I loved this lesson so much, and it's a lot of fun. I'm placed in a Grade 3 class, and we were learning about structures; what makes a structure strong, stable, etc...
We had previously gone over what we thought we knew about structures, and created an anchor chart. They were then given the opportunity to choose a structure, and research it.
During this lesson, I initially led it with a short, relatable video about structures.
Here is the link: www.youtube.com/watch?v=R_rDpyhuzOE
Next, I asked the students to tell me what they knew so far about structures. After a short conversation, I then put them into groups myself, and gave them the instructions:
They were each given a plastic bag of materials, and had about 30 minutes to build a structure that, if placed on top of jello, could withstand a jello storm.
Once they completed their structures, we gathered around a desk, and I placed each of the structures the jello, and created a storm! This opened discussion about what worked well, what didn't, and why?
NOTE: This lesson idea was given to me by my fellow teacher candidate, which also worked well for her in her grade three placement!
Also, I did not go into full detail of my lesson plan here; this is just a basic over view. There was a lot more discussion and questions.
Enjoy the pictures!
Dinosaur Language Arts
I taught this lesson during my last practicum, and the students absolutely loved it. For a few weeks, I kept hearing how the students loved learning about dinosaurs; reading about them, writing- whatever it was. Naturally, it was disappointing to them learning that it was not part of the curriculum, and with such a limited time to teach multiple subjects, it didn't seem likely that we would get to it. Best advice I received about teaching was cross-curricular learning! I created a language arts lesson based on writing skills (parts of language arts that are in the curriculum) and easily made a dinosaur theme, that also included art. This made the lesson that much more exciting, and really made the students eager to write, which I found to be a struggle at times.
You can download the worksheet at teacherspayteachers by clicking on the link here:
This summer, I'm working at a preschool, and am constantly looking for new art activities. This was a great one found on Pinterest. On plastic ziplock bags, I drew snails and jellyfish. When I arrived at the pre-school, I chose 5 different colours to use (orange, yellow, blue, red and green). The students chose two colours that I scooped up in a spoon, and put put into the ziplock bag, which I then closed. The purpose of the art activity was to cover the drawing completely in paint by moving in around on top of the ziplock bag. The students loved it, and especially the second time around where they wanted to choose more than 2 colours to see what the end product would look like!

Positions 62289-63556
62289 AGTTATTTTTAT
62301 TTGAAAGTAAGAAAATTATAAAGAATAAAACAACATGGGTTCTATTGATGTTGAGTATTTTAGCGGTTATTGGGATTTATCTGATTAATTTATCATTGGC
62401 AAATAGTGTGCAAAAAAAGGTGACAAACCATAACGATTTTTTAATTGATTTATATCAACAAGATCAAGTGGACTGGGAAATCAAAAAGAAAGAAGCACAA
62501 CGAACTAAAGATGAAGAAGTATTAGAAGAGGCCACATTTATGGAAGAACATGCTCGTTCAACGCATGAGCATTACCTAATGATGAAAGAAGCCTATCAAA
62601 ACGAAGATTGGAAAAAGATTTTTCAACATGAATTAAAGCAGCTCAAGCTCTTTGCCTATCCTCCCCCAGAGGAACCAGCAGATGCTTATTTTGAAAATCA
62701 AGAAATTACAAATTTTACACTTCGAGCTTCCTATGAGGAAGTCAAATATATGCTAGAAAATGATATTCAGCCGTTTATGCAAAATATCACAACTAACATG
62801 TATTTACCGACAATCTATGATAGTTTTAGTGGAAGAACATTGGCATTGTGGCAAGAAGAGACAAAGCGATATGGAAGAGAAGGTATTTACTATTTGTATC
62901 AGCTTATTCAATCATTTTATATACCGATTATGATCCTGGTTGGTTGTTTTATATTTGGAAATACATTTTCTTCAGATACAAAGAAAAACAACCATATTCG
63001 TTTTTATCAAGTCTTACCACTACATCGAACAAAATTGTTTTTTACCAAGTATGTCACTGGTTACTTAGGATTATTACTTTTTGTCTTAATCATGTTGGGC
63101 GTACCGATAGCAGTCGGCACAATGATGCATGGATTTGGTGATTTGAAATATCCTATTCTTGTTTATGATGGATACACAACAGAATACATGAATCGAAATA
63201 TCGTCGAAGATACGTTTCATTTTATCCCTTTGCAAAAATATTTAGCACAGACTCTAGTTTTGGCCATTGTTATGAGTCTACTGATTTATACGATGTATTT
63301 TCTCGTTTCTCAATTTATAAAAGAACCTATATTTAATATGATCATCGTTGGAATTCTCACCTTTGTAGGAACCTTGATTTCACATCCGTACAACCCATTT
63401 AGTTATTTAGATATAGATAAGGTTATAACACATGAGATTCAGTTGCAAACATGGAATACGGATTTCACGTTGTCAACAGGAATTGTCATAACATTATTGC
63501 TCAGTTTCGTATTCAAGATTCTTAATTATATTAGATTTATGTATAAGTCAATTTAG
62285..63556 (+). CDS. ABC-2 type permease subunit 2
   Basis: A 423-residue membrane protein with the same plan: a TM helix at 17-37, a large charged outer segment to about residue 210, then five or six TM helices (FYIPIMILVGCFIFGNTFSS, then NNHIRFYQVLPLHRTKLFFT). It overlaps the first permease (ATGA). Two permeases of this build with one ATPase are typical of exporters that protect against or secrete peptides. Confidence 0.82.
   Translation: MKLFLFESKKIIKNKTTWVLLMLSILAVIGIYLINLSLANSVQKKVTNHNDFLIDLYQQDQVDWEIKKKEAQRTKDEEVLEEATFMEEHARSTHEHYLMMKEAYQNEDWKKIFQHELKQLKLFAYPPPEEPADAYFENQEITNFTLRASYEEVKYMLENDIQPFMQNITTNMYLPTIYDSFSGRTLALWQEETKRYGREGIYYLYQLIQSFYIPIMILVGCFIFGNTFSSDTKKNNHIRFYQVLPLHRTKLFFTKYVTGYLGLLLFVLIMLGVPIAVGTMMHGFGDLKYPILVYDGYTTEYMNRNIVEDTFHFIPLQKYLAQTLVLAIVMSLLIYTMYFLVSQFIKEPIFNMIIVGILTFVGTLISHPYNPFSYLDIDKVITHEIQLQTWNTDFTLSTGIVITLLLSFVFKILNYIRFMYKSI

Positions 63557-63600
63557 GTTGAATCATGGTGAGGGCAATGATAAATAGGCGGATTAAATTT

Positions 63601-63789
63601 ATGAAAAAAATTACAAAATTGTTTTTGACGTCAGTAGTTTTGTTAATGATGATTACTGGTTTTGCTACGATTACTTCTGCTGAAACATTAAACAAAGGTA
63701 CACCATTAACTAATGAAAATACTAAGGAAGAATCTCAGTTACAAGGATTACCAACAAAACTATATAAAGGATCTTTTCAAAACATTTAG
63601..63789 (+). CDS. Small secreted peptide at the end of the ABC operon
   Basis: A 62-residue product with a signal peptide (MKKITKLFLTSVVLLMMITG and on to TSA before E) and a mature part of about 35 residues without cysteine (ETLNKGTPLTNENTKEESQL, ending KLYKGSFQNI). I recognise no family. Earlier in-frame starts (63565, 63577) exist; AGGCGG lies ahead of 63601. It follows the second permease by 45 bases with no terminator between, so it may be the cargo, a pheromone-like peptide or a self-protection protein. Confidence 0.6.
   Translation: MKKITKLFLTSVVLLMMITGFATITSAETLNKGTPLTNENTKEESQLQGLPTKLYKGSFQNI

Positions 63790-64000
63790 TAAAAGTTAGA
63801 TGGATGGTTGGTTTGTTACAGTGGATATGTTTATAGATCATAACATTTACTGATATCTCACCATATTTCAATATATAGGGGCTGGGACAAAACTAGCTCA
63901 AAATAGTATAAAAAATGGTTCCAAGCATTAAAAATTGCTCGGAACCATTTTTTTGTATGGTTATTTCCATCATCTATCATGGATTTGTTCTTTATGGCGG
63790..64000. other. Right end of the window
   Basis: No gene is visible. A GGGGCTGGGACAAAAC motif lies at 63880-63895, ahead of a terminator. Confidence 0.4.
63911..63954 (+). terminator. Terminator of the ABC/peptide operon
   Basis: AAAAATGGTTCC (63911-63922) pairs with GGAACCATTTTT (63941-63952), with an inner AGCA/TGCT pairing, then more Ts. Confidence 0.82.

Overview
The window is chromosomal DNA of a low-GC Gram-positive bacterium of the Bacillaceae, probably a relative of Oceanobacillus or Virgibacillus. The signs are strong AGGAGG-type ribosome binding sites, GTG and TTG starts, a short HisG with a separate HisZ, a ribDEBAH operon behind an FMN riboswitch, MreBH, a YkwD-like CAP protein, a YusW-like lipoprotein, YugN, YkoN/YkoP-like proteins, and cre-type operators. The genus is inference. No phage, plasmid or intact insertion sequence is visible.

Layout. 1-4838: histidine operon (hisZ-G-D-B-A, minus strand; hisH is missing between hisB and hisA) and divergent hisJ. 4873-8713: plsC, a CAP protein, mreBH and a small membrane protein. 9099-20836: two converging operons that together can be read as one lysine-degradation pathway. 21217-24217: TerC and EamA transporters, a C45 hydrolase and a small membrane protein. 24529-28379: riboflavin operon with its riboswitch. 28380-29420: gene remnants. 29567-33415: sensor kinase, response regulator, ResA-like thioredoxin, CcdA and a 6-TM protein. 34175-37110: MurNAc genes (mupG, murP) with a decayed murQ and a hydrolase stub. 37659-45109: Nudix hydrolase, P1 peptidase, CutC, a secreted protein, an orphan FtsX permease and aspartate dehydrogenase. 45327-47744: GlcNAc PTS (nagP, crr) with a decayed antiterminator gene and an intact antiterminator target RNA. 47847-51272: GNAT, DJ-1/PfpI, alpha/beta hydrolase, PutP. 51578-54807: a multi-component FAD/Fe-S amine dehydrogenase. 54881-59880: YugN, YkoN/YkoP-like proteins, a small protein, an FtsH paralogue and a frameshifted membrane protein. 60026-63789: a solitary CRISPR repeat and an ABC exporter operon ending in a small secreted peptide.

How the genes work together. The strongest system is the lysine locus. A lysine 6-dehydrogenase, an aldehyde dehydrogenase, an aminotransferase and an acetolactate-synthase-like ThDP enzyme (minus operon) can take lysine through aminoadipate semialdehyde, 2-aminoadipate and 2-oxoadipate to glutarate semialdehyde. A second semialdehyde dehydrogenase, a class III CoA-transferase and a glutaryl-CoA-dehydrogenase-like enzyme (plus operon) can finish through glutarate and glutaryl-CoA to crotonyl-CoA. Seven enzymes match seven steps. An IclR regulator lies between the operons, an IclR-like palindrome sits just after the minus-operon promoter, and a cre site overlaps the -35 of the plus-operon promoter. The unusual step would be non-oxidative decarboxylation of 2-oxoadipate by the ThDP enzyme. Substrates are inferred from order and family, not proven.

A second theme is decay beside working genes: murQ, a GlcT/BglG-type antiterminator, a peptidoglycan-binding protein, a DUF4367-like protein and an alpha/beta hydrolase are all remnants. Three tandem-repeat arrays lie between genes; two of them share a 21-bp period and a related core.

This activity would also be great in a kindergarten class.
I had so much fun creating this lesson. This math lesson was all about Capacity. The tricky part was trying to figure out how to explain mass to my grade 1's and 2's. Many different descriptions are available, and my suggestion would be to find a way that works for you and your grade. My definition of capacity was: how much an object can hold. For this lesson, they were all told to be Archeologists for Dinosaurs. In groups of 2 or 3, they grabbed a jar that had a 'dinosaur egg' inside (styrofoam ball). With the sand box and scoopers (small, paper cups) they were asked to fill up the jar with sand until they no longer could see the dinosaur egg. My question was: how many scoops of sand does it take to fill up the jar until we no longer see the egg? Answers varied for this question. The second difficult aspect of this lesson was the word 'capacity' itself. They understood the idea of the number of scoops it took to fill up the jar, and thats how many the jar could hold! However, integrating the actual word 'capacity' confused them. Since there was only time for one lesson, I had to make the most of it. My suggestion would be to have this over a span of a few lessons if time permits, and slowly integrate the word 'capacity' if needed.
Social Studies: Art
This lesson was super fun. As a class, we learned about the Native American culture during a prior lesson through a PowerPoint that I created. The art lesson later than day involved the students creating their own Totem Poles; each student chose their Spirit Guide Animal, and created the Totem Pole from construction paper and art supplies from the classroom. One student researched a Totem Pole that can be found in Ottawa (seen in picture #2) and recreated it.
Holiday Lesson Plan: Introduction
For one full week, I taught a different holiday every day. The holidays were: Hanukkah, St. Lucia, Kwanzaa, and Christmas. The first day was an introduction lesson to get the students thinking about holidays, traditions, beliefs and customs. First, we discuss what traditions meant, as well as the definition of beliefs and customs, and whether or not they were related. Then, I gave each student a worksheet in which they could choose their favourite holiday, and answer a few questions about it in either words or pictures. Here are two examples below.
Math Lesson Plan
I am currently placed in a classroom with grade 1's and 2's, which has been a great experience so far. I am able to make up lesson plans for both grades which is wonderful practice for the future. Here are some of the worksheets I used from other teachers, and sheets that I have created on my own.